The Link Between Paid Time Off (PTO) & Employee Retention
written by: Vikas Vij•edited by: Jean Scheid•updated: 2/10/2011
Keen to attract and retain the best talent for your organization? When it comes to employee retention, paid time off is one of the key strategies that you should consider.
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Motivating Employees with Paid Time Off Policy
Among the various strategies adopted by companies for employee retention such as paid time off (PTO) is one of the simpler and more effective plans. PTO can give an employer an edge over competitors that do not offer this plan to their employees. It is a thoughtful incentive that encourages a better work-life balance for the employees, provides them with more flexibility, and shows that the organization cares for the employees’ personal life. It results in an improved employee loyalty for the personnel who value such benefits that support a balance between work life and family responsibilities.
By definition, paid time off refers to any period of time for which an employee does not work but receives regular pay for it. Employers are aware of the intrinsic need of every employee to take a break from work after a continuous work period. This down time is essential for an employee to pay attention to his non-work related responsibilities, necessities such as sickness or caring for a family member, vacations with the family, or leave for other personal reasons. So, when considering employee retention, paid time off is a great idea.
Some companies have PTO plans that allocate a specific number of days for different types of leave requirements. But some other employers offer a fixed number of paid holidays in the year, and the employee is given the discretion to use them for any reason. In terms of employee retention, paid time off serves a key purpose. Therefore, many companies are increasingly opting for PTO plans in order to achieve an edge of their competitors in terms of attracting and retaining top talent.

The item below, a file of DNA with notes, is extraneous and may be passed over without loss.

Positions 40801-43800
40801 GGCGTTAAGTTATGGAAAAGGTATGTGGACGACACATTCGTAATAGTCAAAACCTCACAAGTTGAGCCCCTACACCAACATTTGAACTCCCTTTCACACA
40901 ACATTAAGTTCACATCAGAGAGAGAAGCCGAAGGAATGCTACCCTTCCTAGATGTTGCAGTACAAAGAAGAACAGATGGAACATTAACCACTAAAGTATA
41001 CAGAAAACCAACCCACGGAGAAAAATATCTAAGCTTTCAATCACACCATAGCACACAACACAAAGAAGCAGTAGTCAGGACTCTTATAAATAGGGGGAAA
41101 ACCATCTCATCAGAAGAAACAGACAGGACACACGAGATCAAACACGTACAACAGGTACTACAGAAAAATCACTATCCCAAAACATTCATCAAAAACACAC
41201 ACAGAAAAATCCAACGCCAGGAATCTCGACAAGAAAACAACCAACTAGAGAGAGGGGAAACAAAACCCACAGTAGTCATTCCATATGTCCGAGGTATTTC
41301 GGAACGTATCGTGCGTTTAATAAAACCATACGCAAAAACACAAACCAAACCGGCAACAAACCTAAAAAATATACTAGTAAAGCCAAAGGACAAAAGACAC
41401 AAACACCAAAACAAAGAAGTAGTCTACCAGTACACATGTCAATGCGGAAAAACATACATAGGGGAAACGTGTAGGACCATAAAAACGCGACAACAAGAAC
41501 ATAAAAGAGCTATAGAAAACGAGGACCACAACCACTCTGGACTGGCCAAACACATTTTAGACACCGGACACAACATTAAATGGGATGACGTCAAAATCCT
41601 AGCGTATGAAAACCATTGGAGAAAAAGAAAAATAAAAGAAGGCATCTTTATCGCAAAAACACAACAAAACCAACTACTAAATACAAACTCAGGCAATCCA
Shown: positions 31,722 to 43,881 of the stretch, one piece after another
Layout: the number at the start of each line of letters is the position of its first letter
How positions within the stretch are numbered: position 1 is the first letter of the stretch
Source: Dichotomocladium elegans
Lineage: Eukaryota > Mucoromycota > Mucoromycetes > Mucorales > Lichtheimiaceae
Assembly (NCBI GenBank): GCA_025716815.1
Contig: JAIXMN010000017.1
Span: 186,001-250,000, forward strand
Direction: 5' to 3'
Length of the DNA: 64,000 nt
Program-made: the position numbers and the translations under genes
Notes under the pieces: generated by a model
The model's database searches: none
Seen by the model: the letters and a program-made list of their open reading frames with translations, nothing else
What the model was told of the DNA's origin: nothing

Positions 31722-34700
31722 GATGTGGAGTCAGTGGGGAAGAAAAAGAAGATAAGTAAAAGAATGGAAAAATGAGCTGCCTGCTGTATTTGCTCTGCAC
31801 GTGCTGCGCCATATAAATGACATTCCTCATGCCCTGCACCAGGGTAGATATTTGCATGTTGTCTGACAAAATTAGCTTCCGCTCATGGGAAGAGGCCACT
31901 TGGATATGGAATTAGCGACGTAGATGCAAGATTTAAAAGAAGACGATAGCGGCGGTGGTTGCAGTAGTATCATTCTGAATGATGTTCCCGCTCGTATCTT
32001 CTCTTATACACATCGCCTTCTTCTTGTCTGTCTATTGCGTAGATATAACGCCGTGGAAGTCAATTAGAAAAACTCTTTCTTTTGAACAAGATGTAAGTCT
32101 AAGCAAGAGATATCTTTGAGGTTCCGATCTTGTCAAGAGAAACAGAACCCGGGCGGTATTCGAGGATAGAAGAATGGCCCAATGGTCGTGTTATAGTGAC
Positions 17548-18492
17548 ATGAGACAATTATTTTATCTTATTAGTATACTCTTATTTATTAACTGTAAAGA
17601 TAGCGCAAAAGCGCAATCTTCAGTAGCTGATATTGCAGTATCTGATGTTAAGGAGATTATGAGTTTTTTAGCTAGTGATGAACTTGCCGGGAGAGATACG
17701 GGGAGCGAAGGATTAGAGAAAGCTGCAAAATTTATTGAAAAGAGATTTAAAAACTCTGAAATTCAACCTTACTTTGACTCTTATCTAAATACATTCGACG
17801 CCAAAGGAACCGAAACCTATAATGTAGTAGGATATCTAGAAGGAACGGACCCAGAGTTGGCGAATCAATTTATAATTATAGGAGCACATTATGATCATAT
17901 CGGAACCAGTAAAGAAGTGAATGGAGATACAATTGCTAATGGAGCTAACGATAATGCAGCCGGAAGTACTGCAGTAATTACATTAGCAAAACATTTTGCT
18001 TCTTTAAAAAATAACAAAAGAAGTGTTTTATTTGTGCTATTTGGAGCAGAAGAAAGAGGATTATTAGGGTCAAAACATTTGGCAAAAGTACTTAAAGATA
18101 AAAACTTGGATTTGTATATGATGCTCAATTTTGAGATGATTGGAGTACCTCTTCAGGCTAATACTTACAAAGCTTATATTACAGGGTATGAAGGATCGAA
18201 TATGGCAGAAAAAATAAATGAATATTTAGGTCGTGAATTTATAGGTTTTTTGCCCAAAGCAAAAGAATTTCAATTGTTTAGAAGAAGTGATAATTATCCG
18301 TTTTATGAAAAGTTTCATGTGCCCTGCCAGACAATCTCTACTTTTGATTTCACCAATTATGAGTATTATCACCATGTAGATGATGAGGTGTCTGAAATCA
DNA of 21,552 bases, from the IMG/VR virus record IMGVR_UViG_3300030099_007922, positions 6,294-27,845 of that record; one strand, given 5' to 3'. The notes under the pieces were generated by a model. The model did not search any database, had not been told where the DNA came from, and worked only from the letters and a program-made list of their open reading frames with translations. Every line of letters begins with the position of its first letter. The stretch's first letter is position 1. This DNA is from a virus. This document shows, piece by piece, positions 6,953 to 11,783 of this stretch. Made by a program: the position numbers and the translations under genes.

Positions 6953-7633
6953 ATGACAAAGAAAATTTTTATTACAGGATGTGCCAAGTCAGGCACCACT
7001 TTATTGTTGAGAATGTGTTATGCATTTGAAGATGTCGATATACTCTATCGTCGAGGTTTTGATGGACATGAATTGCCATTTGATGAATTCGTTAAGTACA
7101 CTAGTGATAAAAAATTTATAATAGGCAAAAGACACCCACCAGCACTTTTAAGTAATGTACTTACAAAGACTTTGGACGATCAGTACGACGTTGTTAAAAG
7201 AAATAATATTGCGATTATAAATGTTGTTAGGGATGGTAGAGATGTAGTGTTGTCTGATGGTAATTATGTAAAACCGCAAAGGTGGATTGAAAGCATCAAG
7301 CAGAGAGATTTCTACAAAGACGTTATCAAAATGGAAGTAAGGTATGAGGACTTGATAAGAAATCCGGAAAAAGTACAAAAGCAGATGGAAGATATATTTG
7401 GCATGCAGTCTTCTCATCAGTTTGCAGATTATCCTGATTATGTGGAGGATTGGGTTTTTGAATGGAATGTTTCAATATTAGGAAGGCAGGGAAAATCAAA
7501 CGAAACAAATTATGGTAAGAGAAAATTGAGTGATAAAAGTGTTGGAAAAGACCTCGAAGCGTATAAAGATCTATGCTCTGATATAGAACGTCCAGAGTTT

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A Simpler Solution for Employee Time Off
Paid time off is a relatively simpler voluntary plan compared to complex vacation plans that categorize employee leave into sick leave, personal leave, vacation time, and so on. The PTO plan usually bundles all the time-off benefits of an employee into a single package along with pay for those days. For instance, a company may have 7 days allocation for vacations, 4 days for sick leave, and 3 days for personal leave. This would necessitate more record keeping and at the same time, the employee would be forced to use the time-off for the designated purposes only. Against that, a PTO plan clubs all time-off days together and offers 14-day paid time off to the employee in the year which he may use for any reason. This creates a win-win situation for both parties.
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Advantages to the Employers
The key advantage to the employers with pro-employee policies such as PTO is a more loyal and motivated workforce. An employee with a superior work-life balance and a happy family life is likely to be more productive and enthusiastic at work. At the same time, employees may begin to value this benefit more than other monetary benefits offered by competitors. This helps to enhance employee retention for the organization as a whole.
PTO plans also allow the employers to place strict conditions such as giving advance notice before taking time off. This ensures that the workflow of the company is not disturbed and productivity is not compromised. Therefore, PTO should not be viewed as something that will encourage employees to take unnecessary vacations, which they may not have taken if there was no pay for those days. It benefits outweigh the costs for most employers who are using this plan.